Alma Matters review: Inside the IIT Dream
Alma Matters is a docuseries offering new perspectives
By: Sonia Chopra
Critic's Rating: 2.5/5
Monday 17 May 2021
Alma Matters review: Inside the IIT Dream
Pratik Patra, Prashant Raj
Shubham Agarwal, Kevin Banker, Lokesh Deshmukh, Mukul Sankule, Kartikeya Singh, Adarsh Upadhyay
The docuseries offers a few interesting perspectives, but misses the mark overall!
“There are only two types of engineers—the ones who are IITians, and those who wish they were IITians.” This pompous statement marks the beginning of the three-part docuseries, which attempts to show us student life in IIT Kharagpur. The series then informs us that Kharagpur was established by Jawaharlal Nehru in 1951 to ‘show the world how far India could go’, adding that the IIT acceptance rate is more stringent than Ivy-league universities.
Director Pratik Patra and Prashant Raj are IIT alumni, and the insider’s gaze shows. Unfortunately, it often leaves out outsiders with no connection to the IIT experience. And so, the series, which is undoubtedly interesting in parts, unfolds like a family movie with inside jokes. So enclosed is the storytelling that interviewees are introduced as ‘Ashok Da—Azad Hall’ which make no sense to an outsider.
For folks connected to IIT, however, this film is likely to stir up emotions and memories— the pressures and competitiveness, the bonding, the cultural festival called Ilu, the tradition of making elaborate rangolis for Diwali and so on.
The series interviews students, ex-students, and teachers. “Everyone wants their child to go to IIT and get a job after five years. No one thinks of what happens to the student in those five years,” reflects one student. IIT alumni and currently a popular comedian/director Biswa Kalyan Rath claims that he barely studied and spent time watching movies during his time there.
The students often refer to themselves as the ‘cream of India’, but go on to rue about an overpacked class where most students are clueless and have to resort to rote learning for high scores. This is not the only time the film takes you back to the movie 3 Idiots.
Though this is discussed sparingly, we see students rattled when five students commit suicide within a year. “Our parents have kept us alive and healthy for 20 odd years, and this system can’t do that for even five years. Doesn’t that mean that the system is failing us?” demands one student.
When interviewed, some attribute the high suicide rate to many reasons including the pressures and the enclosed nature of the campus. One student called it an ‘echo chamber’ and said that if they were allowed to go out and socialize, perhaps the pressure would be less.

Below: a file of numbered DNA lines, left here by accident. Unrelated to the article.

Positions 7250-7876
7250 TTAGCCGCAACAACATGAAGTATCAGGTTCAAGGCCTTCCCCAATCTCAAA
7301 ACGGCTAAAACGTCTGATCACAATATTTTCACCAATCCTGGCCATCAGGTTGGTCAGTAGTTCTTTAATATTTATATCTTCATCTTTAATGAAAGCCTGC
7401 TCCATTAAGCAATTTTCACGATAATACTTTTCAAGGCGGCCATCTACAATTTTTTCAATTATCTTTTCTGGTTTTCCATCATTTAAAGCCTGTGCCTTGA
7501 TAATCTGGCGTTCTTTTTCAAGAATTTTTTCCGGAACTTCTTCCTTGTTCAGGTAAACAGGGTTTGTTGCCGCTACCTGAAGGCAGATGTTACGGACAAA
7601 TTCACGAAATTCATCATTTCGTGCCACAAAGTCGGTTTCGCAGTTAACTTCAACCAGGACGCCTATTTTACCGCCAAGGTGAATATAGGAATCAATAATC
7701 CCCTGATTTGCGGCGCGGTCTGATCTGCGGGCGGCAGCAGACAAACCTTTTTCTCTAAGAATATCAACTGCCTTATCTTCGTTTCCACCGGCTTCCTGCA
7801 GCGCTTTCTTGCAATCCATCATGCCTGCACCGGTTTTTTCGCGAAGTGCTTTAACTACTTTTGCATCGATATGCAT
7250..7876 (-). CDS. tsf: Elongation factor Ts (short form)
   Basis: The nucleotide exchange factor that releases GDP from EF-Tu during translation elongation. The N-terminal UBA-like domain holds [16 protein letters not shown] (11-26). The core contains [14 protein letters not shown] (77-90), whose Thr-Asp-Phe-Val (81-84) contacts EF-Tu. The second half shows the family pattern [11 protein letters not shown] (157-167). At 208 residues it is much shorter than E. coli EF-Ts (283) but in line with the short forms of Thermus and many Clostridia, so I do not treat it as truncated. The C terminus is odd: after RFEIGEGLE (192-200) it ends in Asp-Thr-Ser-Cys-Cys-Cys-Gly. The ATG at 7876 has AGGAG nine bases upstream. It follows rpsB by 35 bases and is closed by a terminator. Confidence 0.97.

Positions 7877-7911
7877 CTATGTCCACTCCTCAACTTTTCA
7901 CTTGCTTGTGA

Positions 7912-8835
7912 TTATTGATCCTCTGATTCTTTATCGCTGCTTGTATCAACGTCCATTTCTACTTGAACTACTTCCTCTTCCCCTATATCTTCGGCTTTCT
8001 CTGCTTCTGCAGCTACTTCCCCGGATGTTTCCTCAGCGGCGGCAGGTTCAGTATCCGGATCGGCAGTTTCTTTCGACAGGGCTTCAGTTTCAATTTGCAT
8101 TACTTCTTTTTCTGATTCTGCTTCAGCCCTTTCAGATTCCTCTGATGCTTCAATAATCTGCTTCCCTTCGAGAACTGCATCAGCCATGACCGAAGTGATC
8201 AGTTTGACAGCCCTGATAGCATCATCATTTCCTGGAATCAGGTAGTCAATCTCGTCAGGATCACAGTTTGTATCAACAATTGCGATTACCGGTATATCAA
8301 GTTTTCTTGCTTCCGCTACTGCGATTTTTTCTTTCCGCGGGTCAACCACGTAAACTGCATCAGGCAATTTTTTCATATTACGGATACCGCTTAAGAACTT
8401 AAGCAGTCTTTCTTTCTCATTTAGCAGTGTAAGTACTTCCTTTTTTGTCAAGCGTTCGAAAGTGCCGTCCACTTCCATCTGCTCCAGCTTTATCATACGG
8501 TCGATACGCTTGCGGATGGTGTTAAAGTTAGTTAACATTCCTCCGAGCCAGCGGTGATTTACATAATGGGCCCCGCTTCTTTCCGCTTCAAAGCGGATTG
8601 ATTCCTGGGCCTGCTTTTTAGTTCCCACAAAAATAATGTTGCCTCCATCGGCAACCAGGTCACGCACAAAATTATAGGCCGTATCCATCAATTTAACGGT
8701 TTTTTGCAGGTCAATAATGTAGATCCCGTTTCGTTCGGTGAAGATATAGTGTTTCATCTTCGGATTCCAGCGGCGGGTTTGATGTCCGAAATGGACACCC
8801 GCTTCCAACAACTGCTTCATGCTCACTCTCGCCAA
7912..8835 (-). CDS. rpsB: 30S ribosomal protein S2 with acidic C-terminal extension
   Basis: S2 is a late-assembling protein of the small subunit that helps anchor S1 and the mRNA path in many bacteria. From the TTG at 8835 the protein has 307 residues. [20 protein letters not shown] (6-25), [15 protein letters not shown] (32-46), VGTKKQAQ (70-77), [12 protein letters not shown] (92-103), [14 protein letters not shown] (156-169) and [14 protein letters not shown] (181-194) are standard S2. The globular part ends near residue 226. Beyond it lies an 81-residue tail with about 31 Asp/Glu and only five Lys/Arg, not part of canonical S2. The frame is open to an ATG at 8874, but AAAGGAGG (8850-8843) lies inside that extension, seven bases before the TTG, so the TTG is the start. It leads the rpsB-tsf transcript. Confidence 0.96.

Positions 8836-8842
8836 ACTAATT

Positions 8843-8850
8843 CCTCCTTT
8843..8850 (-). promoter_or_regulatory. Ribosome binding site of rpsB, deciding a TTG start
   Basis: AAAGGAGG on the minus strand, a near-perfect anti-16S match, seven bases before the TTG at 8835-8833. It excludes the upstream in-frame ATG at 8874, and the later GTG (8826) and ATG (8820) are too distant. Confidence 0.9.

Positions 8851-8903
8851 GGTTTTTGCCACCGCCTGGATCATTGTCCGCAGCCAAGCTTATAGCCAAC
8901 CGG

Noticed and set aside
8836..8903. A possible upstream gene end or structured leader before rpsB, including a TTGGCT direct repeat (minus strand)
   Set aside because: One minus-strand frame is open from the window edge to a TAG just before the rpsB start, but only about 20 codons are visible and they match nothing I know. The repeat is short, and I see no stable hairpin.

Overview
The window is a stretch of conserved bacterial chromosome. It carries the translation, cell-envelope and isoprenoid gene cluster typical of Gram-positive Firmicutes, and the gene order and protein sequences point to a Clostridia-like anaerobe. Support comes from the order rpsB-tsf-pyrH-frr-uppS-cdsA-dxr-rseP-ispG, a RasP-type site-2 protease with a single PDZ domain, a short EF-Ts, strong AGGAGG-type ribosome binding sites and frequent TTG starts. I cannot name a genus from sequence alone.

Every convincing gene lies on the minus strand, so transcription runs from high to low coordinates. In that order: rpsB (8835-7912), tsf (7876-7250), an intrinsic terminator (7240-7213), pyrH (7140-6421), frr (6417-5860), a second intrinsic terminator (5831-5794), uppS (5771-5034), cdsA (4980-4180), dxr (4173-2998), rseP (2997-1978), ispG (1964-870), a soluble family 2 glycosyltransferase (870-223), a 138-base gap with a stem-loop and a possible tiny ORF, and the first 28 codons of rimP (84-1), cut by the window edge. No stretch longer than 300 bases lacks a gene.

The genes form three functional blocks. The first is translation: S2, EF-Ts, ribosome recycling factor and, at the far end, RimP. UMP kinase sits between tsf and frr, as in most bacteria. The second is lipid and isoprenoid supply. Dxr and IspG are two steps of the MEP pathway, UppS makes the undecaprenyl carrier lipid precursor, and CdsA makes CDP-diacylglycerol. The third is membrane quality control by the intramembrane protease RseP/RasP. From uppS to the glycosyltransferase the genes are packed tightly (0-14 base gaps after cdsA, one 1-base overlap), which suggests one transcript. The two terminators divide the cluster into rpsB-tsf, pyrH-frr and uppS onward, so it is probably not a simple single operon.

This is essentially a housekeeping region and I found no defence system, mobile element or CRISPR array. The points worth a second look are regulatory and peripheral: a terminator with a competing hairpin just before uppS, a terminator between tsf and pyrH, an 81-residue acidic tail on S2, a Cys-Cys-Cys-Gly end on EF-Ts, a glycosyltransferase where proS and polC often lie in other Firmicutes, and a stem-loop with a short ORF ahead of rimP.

For a film that rues women students not getting their due in IIT, it’s disappointingly male-focussed. Sadly, the film is the victim of the very mentality it criticizes so vociferously.
The film focusses on mostly male students and shows their bonding, pressures while giving interviews and placements. By the end of the film, we hear from perhaps just two female students (who speak of sexism, not their career paths). We are not given any insight into their challenges, friendships, and where they got placed at the end of the course.
The male students get away with a lot in the film— gendered abuses that are mistranslated in English (an exact translation would be too crass), sexist jokes, and roaming around shirtless while playing a game of cards. In a way, it’s an accurate representation of what many students spoke about—the sexist culture of the institute.
There are repetitive shots of the canteen food, trees billowing in the wind, and students randomly cycling around the campus. The film would have definitely benefitted with a better screenplay and astute editing.
Things get interesting in the third part when the students gear up for placement interviews with some of the best companies in the world. We see a student go from room to room asking for shoe-polish before his interview, eventually resorting to cleaning it with water and a cloth. Post the interviews, there are celebrations and disappointments. Eventually, most of them land jobs offering big salaries, and it is heartening to see some of the students, often from modest backgrounds, giving the news of their employment to their ecstatic family. “Landing a placement is nothing less than war,” says one student.
Intermittently interesting, the docuseries misses the mark when it comes to inclusivity (student perspectives of all genders and backgrounds) and in its appeal to an audience with no connection to IIT.
Sonia Chopra is a critic, columnist and screenwriter with over 15 years of experience. She tweets on @soniachopra2
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